The Importance Of Pre-Emptive Reporting
The California Health Journalism Fellowship is officially underway after our first meeting tonight, here in downtown Los Angeles. Keynote speaker and social epidemiologist Carolyn Cannuscio presented her jaw-droppingly thorough report on health in needy Philadelphia communities, and I wanted to share a few thoughts before calling it a night.
Cannuscio's report basically concluded that people in different socio-economic backgrounds think of "health" in different ways. While news reports on healthcare reform tend to center around doctors and hospital care, Cannuscio found that low-income neighborhoods classify health in terms of more simple necessities such as sanitary streets, quality housing and basic access to food. In neighborhoods plagued by crime, people were simply concerned with getting home safely at the end of the day. "Health is not a priority when basic safety is not a guarantee," Cannuscio said. Research like this certainly provides insight to why you often see increased rates of diabetes, obesity and high blood pressure in lower-income communities.
Cannuscio's research was conducted in Philadelphia, but the problem is not unique to that area. I was involved in a 2009 group project that provided on-site medical screening in a dense north Long Beach neighborhood, and on-site results showed that 41% of people screened had elevated cholesterol levels, while 42% had elevated blood pressure levels. Six people were taken to emergency rooms because of dangerous blood pressure results.
Both cases are examples of how living in a certain community may affect your lifestyle and ultimately, your health. This started me thinking about my proposed fellowship project, investigating the potential environmental effects caused by expansions to the Port of Long Beach and the Intermodal Container Transfer Facility (ICTF) railyard.
Now, in listening to other fellows describe their upcoming project plans earlier tonight, I realized that the problems in Long Beach are not unique. Cities all around California are dealing with drugs, gangs, pollution, mental health and illnesses.
One colleague caught my attention, however, by announcing that his project would be focused on pre-emptive reporting. He plans to identify a local problem, and then search the state for examples of how other cities are correcting the problem. In this way, he is not simply reporting on the issue, he's attempting to solve it. I immediately connected with this strategy. Here's how I think I can apply a similar strategy to my project.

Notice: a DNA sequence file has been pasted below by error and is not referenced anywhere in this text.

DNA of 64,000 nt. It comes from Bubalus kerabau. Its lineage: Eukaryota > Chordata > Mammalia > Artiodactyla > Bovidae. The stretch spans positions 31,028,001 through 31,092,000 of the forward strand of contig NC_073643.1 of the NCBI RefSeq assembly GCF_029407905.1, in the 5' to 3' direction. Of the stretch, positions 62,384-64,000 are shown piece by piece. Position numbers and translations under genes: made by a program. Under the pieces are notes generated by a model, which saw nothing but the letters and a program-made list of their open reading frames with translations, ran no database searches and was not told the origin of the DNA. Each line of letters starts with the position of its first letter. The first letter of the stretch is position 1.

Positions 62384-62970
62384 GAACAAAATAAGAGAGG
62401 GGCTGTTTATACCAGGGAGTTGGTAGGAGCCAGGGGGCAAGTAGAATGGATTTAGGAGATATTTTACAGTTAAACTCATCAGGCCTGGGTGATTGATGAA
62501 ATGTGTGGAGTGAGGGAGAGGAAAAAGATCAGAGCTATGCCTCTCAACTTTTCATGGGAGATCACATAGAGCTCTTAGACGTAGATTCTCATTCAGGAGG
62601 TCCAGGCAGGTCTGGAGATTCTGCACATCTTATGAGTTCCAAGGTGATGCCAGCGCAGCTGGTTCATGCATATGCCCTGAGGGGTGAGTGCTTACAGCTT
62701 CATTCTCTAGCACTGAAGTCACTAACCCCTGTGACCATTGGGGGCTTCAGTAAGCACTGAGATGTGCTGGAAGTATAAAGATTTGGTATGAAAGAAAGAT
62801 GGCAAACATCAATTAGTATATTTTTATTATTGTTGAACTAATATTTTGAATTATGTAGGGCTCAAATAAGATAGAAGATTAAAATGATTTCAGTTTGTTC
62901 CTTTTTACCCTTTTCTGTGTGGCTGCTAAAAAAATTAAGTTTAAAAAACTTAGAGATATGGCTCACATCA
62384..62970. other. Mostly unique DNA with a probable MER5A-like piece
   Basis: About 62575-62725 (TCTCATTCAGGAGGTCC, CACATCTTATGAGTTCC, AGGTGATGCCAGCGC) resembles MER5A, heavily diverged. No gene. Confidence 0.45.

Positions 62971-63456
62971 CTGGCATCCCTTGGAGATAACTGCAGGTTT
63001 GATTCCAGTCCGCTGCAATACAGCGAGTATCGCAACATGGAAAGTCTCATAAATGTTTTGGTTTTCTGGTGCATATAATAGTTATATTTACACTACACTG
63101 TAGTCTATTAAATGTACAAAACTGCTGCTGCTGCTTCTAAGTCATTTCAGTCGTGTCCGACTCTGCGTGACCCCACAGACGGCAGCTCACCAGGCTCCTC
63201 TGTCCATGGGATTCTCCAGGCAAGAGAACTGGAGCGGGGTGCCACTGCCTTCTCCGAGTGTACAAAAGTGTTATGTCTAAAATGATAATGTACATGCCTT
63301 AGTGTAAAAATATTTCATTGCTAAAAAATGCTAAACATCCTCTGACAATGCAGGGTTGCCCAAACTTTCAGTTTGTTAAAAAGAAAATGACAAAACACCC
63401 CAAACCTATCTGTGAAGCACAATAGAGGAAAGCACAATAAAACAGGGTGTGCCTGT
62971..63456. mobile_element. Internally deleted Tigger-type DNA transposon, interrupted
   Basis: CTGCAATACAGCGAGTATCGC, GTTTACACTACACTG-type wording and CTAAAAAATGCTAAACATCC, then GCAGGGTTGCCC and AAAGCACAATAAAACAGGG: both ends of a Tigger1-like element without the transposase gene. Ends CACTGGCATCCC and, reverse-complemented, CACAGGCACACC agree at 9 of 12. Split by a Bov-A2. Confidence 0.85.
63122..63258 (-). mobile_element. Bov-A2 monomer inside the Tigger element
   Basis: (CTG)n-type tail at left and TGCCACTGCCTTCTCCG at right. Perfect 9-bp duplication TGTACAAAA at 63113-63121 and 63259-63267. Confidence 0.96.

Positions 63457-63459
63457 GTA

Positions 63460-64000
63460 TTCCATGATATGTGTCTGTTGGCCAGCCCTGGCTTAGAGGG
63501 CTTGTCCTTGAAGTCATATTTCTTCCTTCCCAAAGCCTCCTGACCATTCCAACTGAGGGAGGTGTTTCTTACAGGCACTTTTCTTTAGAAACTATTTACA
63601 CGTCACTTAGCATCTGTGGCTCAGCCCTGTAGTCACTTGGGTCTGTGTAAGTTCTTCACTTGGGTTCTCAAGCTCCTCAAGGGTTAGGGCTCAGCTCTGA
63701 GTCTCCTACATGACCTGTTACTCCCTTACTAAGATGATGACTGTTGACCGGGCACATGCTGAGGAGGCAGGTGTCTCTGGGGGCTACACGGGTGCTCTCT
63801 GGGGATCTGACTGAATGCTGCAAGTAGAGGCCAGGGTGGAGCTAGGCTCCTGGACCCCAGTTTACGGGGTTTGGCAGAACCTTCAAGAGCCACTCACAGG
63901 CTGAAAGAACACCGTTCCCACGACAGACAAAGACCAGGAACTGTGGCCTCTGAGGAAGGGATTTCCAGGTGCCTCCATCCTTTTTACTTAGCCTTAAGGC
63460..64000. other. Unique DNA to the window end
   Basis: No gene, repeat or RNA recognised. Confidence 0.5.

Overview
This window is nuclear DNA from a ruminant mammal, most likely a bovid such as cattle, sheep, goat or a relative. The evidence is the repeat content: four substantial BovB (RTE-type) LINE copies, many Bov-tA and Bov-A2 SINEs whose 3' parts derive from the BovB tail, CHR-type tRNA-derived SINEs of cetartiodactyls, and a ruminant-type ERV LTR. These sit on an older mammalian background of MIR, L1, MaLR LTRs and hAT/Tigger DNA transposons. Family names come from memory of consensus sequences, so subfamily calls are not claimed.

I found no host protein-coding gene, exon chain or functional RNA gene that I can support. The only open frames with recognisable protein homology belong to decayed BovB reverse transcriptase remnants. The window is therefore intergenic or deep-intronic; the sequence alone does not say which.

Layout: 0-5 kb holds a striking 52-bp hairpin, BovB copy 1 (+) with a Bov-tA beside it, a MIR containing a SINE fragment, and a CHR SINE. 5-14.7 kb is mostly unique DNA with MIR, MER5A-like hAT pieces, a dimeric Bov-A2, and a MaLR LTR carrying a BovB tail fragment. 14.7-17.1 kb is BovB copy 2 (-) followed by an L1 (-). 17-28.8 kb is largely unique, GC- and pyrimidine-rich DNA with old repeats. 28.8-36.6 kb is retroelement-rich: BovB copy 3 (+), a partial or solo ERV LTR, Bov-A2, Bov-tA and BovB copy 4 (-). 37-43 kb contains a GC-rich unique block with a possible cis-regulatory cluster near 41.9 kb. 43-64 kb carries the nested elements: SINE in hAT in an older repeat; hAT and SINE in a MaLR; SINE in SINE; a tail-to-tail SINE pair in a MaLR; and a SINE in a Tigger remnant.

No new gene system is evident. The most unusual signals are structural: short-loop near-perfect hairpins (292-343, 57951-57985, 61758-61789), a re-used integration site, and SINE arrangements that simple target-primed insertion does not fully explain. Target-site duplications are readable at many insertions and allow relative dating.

Everyone knows about the danger of air pollution caused by thousands of ships, trucks and trains that operate in Long Beach annually. It's not like diabetes in Philadelphia - asthma attacks are not discreet, everyone can see the smog and everyone knows when schools are forced to close due to poor air quality. In fact, during a community meeting last year, many residents fought back tears as they described the toll that pollution has taken on their families. If my report reveals that air pollution poses a threat to nearby residents, it will not surprise anyone.
However, I think I can provide new information that will have future impacts on the community. Massive expansion projects planned at the port and railyard claim to be more environmentally-friendly than current operations. I think that by investigating these claims, my report can paint a picture of what the future of air quality in Long Beach will look like years from now. In a best case scenario, my report would cause potentially dangerous projects to be changed or altered for the better. This is where I believe the real value of my project lies. To acknowledge the current state of the local environment, but more importantly, inform the public of what will happen in the future.
You can follow my live updates from Friday's discussion sessions through my Twitter account @RyanZumMallen or by checking the #chjf hashtag. Some of my fellow... fellows have already been producing great commentary and I look forward to what the rest of the weekend holds in store.